In order to mentor the next generation of journalists, media personality Douglas Lwanga has created the Purple Skills Klinic Foundation to bridge the gap between media students and those in the field. (Douglas Lwanga begins mentoring the next generation of journalists )
The Skills klinic foundation hosted a Media Master class on Saturday, June 18, with the theme “New challenges, new opportunities, mentoring the next generation of media personalities.”
The students had the opportunity to learn from the media industry’s crème de la crème, which included Faridah Nakibwe, a news anchor and talk show host on NTV Uganda, Dr. Innocent Nahabwe, the owner of Galaxy FM, Canary Mugume, a news anchor on NBS Television, Andrew Kyamagero, a news anchor on NBS Television, Annatalia Ozze, a show host on NBS Television and Sanyuka TV, and Josephat Segu
Ruth Namutebi, a life coach, and Frank Kizito, a financial literacy coach, also spoke at the master class.
Nakazibwe encouraged the students to strive for excellence because journalism is only rewarding if you are good at it. “Journalism is not a lucrative career, but it can be a great platform from which to make a lot of money if you do a good job,” she explained.
While Canary Mugume of NBS repeated Faridah’s words. “Unless you are skilled, there is no place for you in media houses,” he said.
Dr. Innocent Nahabwe, the owner of Galaxy FM, advised the students to always seek knowledge. “Learning never stops; keep looking for new information and, most importantly, follow your purpose every day,” he said.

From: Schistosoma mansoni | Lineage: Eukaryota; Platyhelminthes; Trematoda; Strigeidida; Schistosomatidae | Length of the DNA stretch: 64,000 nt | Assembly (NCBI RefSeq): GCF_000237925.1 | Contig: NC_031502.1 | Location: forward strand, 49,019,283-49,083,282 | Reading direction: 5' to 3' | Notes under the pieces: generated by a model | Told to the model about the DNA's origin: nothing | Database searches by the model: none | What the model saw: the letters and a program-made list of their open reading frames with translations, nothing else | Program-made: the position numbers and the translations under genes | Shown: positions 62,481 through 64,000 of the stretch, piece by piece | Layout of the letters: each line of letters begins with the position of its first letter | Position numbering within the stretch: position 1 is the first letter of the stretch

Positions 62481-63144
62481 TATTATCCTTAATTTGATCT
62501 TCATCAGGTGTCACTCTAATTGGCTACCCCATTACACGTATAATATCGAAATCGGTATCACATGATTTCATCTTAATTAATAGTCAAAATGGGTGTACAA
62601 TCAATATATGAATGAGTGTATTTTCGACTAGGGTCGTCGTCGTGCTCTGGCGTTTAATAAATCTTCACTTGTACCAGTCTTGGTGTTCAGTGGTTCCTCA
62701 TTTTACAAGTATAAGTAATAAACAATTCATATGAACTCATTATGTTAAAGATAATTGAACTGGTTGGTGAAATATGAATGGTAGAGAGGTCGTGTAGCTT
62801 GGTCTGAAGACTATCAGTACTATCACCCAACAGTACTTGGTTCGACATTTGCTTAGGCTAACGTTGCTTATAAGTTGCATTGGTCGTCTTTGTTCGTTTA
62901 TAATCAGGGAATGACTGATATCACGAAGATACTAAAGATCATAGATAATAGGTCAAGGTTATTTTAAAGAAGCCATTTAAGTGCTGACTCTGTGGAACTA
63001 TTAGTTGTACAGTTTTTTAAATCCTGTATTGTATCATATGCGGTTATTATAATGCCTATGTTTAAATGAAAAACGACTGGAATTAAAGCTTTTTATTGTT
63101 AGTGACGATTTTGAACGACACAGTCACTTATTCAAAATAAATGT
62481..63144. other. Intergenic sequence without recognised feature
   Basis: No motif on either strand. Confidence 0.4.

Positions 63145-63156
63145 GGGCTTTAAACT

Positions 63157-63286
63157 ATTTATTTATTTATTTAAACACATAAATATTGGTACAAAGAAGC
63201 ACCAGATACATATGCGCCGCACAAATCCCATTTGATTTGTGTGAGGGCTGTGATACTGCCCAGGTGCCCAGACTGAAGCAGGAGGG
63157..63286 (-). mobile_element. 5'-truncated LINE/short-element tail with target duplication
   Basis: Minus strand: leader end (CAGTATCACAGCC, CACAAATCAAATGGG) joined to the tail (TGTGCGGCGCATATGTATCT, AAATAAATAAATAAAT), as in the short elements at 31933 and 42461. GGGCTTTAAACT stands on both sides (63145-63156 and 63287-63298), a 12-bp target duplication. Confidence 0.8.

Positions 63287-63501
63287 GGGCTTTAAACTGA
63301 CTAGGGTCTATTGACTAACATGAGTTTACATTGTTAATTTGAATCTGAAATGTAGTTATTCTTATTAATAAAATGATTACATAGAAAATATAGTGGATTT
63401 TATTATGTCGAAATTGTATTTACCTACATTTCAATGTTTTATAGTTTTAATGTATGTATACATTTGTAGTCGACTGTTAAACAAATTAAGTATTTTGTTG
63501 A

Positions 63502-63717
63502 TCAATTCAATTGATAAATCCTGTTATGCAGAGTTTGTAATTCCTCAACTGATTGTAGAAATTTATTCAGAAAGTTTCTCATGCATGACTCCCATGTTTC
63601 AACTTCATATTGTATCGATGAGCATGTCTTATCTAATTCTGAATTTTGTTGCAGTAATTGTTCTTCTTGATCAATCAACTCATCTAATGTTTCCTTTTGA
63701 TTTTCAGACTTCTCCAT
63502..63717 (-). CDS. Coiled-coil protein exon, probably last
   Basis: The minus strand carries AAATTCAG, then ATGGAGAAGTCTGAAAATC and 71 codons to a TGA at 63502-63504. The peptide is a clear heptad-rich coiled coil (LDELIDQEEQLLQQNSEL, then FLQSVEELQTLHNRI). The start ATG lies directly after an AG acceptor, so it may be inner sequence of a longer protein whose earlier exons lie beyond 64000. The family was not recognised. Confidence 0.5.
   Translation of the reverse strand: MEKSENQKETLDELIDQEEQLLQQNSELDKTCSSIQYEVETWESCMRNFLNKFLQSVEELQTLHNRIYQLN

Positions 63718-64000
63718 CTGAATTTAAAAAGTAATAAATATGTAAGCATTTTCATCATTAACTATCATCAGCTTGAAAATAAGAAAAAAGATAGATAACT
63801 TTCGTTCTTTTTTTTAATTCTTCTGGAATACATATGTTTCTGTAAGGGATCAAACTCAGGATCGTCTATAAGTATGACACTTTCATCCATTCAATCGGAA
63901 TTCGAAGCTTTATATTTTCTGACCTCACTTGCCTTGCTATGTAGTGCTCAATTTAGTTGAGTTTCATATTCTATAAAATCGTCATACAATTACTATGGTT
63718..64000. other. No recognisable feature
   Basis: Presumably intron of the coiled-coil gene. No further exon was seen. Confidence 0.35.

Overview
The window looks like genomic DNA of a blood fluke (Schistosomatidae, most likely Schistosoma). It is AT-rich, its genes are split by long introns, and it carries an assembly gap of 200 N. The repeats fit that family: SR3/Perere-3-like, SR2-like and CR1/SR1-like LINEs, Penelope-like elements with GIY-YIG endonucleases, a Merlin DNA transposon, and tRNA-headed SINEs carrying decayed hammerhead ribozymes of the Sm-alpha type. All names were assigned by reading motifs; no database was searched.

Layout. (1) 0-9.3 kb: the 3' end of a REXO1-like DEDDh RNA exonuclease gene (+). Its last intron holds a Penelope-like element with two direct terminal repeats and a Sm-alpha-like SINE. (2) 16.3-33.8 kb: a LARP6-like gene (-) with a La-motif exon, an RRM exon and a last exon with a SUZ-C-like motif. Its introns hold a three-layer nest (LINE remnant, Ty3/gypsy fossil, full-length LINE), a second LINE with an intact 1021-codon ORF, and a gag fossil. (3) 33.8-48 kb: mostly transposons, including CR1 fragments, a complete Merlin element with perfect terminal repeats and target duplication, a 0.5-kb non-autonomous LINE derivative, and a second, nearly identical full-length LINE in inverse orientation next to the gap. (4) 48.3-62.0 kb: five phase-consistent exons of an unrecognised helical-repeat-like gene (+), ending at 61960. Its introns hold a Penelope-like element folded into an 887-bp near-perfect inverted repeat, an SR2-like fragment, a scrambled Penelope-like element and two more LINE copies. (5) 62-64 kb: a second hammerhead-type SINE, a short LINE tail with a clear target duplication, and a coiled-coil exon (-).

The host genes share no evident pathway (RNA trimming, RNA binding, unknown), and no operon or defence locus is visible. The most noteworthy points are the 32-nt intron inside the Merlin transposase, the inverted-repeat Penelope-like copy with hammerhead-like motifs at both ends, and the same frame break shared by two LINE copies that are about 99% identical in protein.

While Annatalia Ozze reminded the media students of the importance of being competitive in order to secure a position in the media industry. “Whatever you choose to do, make sure you bring a skill with you.” There are no jobs available for all of you (Media Students). “I’m also not leaving the media industry,” she added.
NTV’s Andrew Kyamagero, on the other hand, emphasized the importance of students saving. “A career in journalism does not pay well. The little money you make should be saved or invested. “You must be able to manage your money,” he said.
Sseguya Josephat of Bukedde echoed the importance of skill development. “By the way, I do gossip shows.” I work as a print journalist professionally. “Be yourself without trying to imitate anyone,” he advised.
The master class, which drew students from Makerere University, Kampala International University, Ndejje University, Islamic University, UMCAT, YMCA, and Kyambogo University, was a life-challenging session from the moderator, Bryan Mckenzie, to the speakers.
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Douglas Lwanga, CEO of Skills Klinic, thanked the speakers for volunteering to speak to the media students and encouraged them to learn media skills such as video editing, graphics, and camera operations in addition to their studies.
The Purple Skills Klinic Foundation is a registered NGO based in Kamwokya that was co-founded by Ugandan media personality Douglas Lwanga and is licensed by Uganda’s NGO Bureau.
The Skills Klinic offers a solution to youth unemployment by focusing on youth skill training interventions, apprenticeship/internships, mentoring, and psychosocial support. (Douglas Lwanga begins mentoring the next generation of journalists – celebrity jazz ug)